Sentence Types, Clauses, and Phrases
four kinds of basic sentences in English: simple,
is a group of words with a subject and a verb that functions as a part or all of
a complete sentence. There are two kinds of clauses: independent (main) and
dependent (subordinate). Both
of these have a subject
but only the independent clause is a complete sentence.
I have the money. [a complete sentence]
When I have the money. [a fragment or incomplete sentence]
clause is a group of words with a subject and verb that depends on the main
clause to give it meaning. One type of dependent clause is called a relative
clause. A relative clause begins with a relative pronoun, a pronoun such as that,
Relative pronouns relate the clause to a noun in the sentence.
was very dark. [a fragment]
She bought a
suit, which was very dark. [independent + dependent/relative clause]
A phrase is
a group of words that go together. It differs from a clause in that a phrase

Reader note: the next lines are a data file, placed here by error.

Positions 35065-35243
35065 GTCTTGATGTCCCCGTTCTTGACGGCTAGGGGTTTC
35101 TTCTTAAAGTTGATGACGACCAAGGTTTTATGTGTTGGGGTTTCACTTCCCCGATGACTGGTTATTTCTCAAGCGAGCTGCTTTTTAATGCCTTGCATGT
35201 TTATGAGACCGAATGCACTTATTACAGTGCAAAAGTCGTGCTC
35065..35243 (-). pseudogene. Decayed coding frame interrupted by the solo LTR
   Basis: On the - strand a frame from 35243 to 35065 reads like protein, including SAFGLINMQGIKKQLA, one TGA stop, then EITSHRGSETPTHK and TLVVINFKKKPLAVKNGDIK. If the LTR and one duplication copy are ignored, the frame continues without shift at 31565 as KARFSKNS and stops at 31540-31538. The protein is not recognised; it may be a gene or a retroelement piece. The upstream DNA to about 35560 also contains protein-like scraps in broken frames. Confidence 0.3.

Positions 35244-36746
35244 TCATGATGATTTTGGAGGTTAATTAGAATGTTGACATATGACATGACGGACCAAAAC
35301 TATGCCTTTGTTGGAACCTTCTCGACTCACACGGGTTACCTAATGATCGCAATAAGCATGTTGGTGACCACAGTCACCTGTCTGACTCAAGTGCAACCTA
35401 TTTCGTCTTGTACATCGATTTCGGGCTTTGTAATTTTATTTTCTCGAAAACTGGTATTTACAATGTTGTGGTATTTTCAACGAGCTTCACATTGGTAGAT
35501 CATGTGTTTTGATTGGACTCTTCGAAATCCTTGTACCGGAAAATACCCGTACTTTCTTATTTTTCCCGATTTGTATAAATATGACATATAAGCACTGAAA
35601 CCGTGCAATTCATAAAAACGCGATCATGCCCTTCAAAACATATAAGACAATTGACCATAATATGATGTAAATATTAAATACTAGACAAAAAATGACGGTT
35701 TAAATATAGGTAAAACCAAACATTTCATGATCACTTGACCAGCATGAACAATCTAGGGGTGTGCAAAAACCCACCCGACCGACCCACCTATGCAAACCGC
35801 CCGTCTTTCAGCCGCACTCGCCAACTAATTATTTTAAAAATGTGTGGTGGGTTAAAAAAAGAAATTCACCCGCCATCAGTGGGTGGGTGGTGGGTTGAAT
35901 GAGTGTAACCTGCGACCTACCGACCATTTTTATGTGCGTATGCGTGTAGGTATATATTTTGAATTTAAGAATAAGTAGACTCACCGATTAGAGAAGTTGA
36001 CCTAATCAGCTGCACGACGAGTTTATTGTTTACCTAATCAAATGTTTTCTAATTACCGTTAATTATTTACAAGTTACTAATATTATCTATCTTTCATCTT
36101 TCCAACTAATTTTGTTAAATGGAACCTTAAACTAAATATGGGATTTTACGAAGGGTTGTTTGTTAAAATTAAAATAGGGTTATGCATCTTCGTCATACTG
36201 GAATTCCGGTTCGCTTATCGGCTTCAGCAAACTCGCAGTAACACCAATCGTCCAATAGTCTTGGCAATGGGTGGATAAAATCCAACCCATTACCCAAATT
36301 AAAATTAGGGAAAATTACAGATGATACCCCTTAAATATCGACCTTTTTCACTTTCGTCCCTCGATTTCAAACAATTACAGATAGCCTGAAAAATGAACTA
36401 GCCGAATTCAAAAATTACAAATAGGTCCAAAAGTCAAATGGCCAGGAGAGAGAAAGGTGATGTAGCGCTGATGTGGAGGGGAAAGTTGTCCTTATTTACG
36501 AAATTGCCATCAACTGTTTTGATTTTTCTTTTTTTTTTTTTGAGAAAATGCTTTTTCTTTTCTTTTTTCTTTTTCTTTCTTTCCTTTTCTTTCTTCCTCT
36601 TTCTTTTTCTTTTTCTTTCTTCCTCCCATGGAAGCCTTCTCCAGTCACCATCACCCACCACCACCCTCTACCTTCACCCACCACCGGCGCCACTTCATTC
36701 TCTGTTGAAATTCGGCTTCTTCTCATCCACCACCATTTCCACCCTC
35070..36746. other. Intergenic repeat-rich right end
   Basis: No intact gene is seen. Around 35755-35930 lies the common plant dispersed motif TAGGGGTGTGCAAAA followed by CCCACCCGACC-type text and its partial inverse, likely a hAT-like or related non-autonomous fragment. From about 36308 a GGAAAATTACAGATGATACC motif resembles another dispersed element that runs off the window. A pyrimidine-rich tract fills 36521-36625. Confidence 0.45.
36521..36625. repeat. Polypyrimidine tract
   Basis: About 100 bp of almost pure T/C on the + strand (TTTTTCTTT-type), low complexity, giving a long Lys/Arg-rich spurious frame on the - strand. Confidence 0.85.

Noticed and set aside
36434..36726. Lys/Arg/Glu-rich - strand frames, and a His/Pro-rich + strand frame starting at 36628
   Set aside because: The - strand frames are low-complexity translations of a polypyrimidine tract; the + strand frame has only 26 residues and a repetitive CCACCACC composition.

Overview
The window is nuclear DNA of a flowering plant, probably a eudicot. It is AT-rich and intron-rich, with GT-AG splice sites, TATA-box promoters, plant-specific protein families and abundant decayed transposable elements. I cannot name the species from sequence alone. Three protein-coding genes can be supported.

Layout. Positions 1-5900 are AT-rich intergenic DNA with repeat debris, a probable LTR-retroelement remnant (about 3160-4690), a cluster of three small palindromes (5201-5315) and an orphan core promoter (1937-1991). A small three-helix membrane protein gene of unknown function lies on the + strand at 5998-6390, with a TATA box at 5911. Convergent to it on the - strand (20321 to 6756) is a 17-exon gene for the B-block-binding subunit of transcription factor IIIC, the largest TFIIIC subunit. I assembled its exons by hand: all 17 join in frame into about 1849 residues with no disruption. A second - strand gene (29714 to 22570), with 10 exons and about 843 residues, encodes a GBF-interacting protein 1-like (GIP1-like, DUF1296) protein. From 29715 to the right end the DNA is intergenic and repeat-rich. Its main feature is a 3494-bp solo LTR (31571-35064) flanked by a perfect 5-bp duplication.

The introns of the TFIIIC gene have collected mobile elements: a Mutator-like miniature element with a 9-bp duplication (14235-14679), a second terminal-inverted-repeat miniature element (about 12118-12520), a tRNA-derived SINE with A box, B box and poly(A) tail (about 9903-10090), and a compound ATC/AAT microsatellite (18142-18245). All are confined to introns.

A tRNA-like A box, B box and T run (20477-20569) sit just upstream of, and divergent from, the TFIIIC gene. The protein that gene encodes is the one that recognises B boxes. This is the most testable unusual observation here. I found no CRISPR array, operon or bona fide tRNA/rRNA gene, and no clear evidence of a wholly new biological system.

does not have a subject and a verb. There are different types of phrases: prepositional
(in the house), verbal
(to go home), participial
(disconnected from the printer), and gerund phrase (using the computer).
sentence may have a compound subject and/or compound verbs and many phrases. ex:
She and my brother went to the store and drove to
the mall to buy furniture for the house across the street.
sentence includes a coordinating conjunction (FANBOYS = for, and, nor, but, or, yet, so) that joins the two independent
clauses. There is a comma before the conjunction. ex: She bought some roses, and
he bought some tires. It is also possible to join the two independent
clauses with a semicolon instead of a coordinating conjunction.
A complex sentence includes a comma if the dependent clause begins the sentence. ex: Because he was tired, he went to bed. However, if the dependent clause follows the independent clause, there is no comma. ex: He went to bed because he was tired.